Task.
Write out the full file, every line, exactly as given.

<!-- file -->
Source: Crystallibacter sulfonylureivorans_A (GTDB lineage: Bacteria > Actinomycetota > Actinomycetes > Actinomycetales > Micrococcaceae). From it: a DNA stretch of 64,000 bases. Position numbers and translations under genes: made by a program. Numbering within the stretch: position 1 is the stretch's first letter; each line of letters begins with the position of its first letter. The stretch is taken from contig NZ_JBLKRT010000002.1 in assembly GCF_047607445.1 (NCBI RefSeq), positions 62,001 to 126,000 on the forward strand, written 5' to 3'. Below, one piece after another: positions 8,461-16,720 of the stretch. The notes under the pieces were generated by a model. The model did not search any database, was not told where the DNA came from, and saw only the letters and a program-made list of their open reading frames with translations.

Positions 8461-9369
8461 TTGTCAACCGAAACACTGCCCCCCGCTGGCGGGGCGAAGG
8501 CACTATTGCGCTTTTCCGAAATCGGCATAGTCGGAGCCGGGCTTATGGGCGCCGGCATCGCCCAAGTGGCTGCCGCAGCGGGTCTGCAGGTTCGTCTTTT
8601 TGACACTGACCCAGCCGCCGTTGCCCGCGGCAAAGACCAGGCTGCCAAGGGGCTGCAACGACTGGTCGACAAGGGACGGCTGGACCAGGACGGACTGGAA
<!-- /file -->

Source: Crystallibacter sulfonylureivorans_A (GTDB lineage: Bacteria > Actinomycetota > Actinomycetes > Actinomycetales > Micrococcaceae). From it: a DNA stretch of 64,000 bases. Position numbers and translations under genes: made by a program. Numbering within the stretch: position 1 is the stretch's first letter; each line of letters begins with the position of its first letter. The stretch is taken from contig NZ_JBLKRT010000002.1 in assembly GCF_047607445.1 (NCBI RefSeq), positions 62,001 to 126,000 on the forward strand, written 5' to 3'. Below, one piece after another: positions 8,461-16,720 of the stretch. The notes under the pieces were generated by a model. The model did not search any database, was not told where the DNA came from, and saw only the letters and a program-made list of their open reading frames with translations.

Positions 8461-9369
8461 TTGTCAACCGAAACACTGCCCCCCGCTGGCGGGGCGAAGG
8501 CACTATTGCGCTTTTCCGAAATCGGCATAGTCGGAGCCGGGCTTATGGGCGCCGGCATCGCCCAAGTGGCTGCCGCAGCGGGTCTGCAGGTTCGTCTTTT
8601 TGACACTGACCCAGCCGCCGTTGCCCGCGGCAAAGACCAGGCTGCCAAGGGGCTGCAACGACTGGTCGACAAGGGACGGCTGGACCAGGACGGACTGGAA